It seems to me that a delay, while well-intentioned, doesn’t do anything but compress more properties into foreclosure at the end of the moratorium, ultimately creating more listing inventory at the same time, placing even more distress, ultimately, on property values.

There is some speculation that the foreclosure phenomenon in California is starting to ebb, perhaps because they have been seeing heavy activity for nearly two years.

And yes, like construction permits, demolition permits are plummeting in New York.

And yes, we are now realizing that we have been in a recession for a full year (one of the longest since the Great Depression) and we haven’t yet seen two consecutive quarters of negative GDP growth. Apparently rising unemployment, falling real personal income, falling industrial production as well as falling wholesale and retail sales declines somehow reflected a weaker economy. Call me crazy.

Aside: Noted economics blogger Tanta passed away on Sunday. She was a terrific writer for one of the best financial/econ blogs out there, Calculated Risk. Cancer has hit close to home in my family and it is never fair. In fact, it sucks.



[Mark To Market] To Buy A Fat Pig

October 2, 2008 | 12:29 am | | Radio |

Dan Gross over at Newsweek/Slate makes a great case for the argument that the bailout is a lot like a hedge fund.

It’s massively leveraged, It’s buying distressed assets, It’s taking equity stakes.

Mother Goose probably had no idea that she was to be in the conversation of hedge funds, equity investors investment banks and commercial banks.

To market, to market, to buy a fat pig,
Home again, home again, dancing a jig;…

Ok, ok so I tweaked the wording a bit, but the whining associated with the mark to market pricing concept of mortgage backed securities comes to mind. Apparently now accountants are to blame for the credit crunch because of Statement No. 157: Fair Value Measurements.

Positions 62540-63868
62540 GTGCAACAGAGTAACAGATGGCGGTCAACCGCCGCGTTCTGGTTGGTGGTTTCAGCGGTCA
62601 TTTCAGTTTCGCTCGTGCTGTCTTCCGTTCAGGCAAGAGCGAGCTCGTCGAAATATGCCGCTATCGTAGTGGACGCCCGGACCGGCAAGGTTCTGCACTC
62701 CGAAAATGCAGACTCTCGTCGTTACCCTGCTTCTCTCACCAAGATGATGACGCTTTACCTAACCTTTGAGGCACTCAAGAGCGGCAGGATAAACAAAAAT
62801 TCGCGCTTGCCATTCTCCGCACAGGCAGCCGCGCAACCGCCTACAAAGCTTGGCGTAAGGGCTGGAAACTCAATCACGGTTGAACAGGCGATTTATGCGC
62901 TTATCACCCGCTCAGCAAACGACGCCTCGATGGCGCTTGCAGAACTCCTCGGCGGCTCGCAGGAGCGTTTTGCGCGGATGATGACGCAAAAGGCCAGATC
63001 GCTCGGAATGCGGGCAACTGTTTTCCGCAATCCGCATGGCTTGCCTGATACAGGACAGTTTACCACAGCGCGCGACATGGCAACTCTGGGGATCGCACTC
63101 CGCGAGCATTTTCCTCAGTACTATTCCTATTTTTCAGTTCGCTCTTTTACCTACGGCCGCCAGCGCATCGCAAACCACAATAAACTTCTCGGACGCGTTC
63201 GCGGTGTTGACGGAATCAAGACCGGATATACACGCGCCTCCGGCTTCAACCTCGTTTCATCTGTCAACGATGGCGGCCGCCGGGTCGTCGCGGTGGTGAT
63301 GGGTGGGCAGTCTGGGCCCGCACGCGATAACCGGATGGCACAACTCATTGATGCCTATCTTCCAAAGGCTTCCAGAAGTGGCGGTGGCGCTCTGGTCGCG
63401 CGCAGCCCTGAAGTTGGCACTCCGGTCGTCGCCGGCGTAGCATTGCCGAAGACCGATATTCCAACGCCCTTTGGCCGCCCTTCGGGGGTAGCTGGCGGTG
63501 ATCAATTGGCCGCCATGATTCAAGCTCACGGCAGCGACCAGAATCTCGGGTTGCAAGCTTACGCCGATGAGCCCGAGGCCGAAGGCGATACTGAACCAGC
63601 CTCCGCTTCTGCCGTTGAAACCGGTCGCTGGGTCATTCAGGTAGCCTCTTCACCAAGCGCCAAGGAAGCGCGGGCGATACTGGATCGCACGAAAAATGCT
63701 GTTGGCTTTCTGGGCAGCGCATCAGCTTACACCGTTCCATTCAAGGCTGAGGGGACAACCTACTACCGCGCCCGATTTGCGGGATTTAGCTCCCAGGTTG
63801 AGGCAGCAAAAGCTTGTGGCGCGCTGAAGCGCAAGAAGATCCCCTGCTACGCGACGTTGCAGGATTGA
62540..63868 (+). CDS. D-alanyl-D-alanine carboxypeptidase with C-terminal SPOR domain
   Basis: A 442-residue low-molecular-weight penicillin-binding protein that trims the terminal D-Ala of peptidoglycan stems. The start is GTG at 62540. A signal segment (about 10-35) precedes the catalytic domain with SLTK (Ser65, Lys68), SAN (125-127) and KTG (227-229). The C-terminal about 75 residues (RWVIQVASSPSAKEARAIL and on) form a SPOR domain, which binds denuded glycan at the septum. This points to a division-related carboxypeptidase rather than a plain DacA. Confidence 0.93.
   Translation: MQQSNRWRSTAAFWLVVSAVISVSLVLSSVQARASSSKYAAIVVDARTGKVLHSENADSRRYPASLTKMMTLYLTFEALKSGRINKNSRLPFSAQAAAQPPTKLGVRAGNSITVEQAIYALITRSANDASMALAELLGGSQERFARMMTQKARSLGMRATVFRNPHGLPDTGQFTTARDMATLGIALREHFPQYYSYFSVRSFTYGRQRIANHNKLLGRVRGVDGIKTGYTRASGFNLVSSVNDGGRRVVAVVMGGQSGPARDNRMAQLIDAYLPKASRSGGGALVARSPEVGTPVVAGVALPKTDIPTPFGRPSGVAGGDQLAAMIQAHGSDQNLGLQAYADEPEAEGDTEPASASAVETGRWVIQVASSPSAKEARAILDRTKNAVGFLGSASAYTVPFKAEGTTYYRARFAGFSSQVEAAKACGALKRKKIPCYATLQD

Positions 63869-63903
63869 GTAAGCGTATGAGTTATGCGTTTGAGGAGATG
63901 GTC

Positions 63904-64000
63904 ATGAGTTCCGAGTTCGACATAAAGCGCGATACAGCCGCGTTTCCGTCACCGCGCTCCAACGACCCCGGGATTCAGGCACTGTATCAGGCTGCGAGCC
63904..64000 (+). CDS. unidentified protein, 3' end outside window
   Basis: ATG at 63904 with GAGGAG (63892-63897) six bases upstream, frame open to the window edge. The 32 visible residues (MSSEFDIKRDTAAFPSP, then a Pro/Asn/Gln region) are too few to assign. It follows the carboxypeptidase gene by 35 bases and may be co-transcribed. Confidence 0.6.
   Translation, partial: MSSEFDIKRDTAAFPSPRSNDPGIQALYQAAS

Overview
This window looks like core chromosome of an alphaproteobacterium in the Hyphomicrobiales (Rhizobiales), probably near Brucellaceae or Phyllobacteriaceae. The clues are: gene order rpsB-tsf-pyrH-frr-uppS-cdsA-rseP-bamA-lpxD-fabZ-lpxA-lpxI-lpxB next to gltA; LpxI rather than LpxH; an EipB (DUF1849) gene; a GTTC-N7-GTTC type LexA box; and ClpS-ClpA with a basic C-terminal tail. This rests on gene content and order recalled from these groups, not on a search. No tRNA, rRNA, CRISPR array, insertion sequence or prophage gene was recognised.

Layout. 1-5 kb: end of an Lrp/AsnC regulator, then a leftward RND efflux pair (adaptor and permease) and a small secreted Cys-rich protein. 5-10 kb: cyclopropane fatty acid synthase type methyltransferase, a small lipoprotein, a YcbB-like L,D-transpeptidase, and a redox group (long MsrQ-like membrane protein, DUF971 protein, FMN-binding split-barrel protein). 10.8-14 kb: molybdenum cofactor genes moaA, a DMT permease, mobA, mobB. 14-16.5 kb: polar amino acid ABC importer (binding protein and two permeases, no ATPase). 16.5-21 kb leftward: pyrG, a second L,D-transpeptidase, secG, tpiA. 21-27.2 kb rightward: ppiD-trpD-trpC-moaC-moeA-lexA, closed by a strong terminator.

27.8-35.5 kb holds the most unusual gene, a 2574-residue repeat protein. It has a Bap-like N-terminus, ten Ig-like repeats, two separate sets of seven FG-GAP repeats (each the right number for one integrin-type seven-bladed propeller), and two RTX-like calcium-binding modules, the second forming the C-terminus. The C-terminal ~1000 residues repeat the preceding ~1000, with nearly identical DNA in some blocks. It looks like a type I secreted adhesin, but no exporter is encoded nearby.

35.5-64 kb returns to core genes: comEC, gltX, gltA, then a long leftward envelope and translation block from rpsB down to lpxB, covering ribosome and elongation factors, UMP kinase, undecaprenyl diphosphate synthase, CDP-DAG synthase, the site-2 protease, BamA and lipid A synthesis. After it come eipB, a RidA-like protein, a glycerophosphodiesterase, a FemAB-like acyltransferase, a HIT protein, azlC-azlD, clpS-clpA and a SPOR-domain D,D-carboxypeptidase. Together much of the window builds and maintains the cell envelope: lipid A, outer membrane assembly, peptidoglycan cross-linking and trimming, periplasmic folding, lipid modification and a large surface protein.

Mark to market explained: In accounting, mark to market is the act of assigning a value to a position held in a financial instrument based on the current market price for the instrument or similar instruments.

Much like market value estimates of properties derived from a typical residential mortgage appraisal, the state of the market at the present time frames the value of the asset. But what if there is no value because there is no market? We had this situation come up in Manhattan just after 9/11 because there were no sales. How do you estimate market value if there is no activity? I have long held that there is no market at that moment in time and therefore a value estimate is moot.

One of the biggest issues and the driver for the bailout is to be able to move the toxic mortgage junk off the balance sheets of lenders so they will not have the same capitalization requirements, which will free up capital to re-enter the markets to provide more mortgage money to homeowners.

Well the US Senate tried again and succeeded in passing the bailout wednesday, which was described as having more “lard” added to it (ahem… pork). Say what you want about Senator Dodd and his poor judgement in accepting favorable mortgage rates from Countrywide, he sounded pretty sharp even with the obligatory political posturing in this interview with IMUS just before first bailout bill vote.